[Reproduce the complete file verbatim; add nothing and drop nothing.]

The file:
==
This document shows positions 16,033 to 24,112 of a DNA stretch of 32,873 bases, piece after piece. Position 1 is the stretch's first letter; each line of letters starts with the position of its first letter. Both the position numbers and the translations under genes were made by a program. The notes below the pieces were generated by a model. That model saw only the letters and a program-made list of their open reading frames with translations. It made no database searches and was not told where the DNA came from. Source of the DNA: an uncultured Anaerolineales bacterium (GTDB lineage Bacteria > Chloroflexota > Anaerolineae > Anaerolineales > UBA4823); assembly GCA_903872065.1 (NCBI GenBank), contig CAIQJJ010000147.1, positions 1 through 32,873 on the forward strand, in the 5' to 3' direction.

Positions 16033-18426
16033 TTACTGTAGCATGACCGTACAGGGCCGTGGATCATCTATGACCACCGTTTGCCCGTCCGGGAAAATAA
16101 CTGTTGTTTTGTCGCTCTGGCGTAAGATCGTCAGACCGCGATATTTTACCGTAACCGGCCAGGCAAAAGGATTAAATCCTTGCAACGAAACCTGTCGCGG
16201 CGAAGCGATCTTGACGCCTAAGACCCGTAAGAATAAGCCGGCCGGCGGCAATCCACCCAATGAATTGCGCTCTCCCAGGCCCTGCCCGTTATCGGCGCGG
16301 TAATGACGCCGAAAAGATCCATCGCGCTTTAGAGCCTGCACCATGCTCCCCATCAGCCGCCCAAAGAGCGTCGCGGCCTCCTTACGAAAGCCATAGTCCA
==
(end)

This document shows positions 16,033 to 24,112 of a DNA stretch of 32,873 bases, piece after piece. Position 1 is the stretch's first letter; each line of letters starts with the position of its first letter. Both the position numbers and the translations under genes were made by a program. The notes below the pieces were generated by a model. That model saw only the letters and a program-made list of their open reading frames with translations. It made no database searches and was not told where the DNA came from. Source of the DNA: an uncultured Anaerolineales bacterium (GTDB lineage Bacteria > Chloroflexota > Anaerolineae > Anaerolineales > UBA4823); assembly GCA_903872065.1 (NCBI GenBank), contig CAIQJJ010000147.1, positions 1 through 32,873 on the forward strand, in the 5' to 3' direction.

Positions 16033-18426
16033 TTACTGTAGCATGACCGTACAGGGCCGTGGATCATCTATGACCACCGTTTGCCCGTCCGGGAAAATAA
16101 CTGTTGTTTTGTCGCTCTGGCGTAAGATCGTCAGACCGCGATATTTTACCGTAACCGGCCAGGCAAAAGGATTAAATCCTTGCAACGAAACCTGTCGCGG
16201 CGAAGCGATCTTGACGCCTAAGACCCGTAAGAATAAGCCGGCCGGCGGCAATCCACCCAATGAATTGCGCTCTCCCAGGCCCTGCCCGTTATCGGCGCGG
16301 TAATGACGCCGAAAAGATCCATCGCGCTTTAGAGCCTGCACCATGCTCCCCATCAGCCGCCCAAAGAGCGTCGCGGCCTCCTTACGAAAGCCATAGTCCA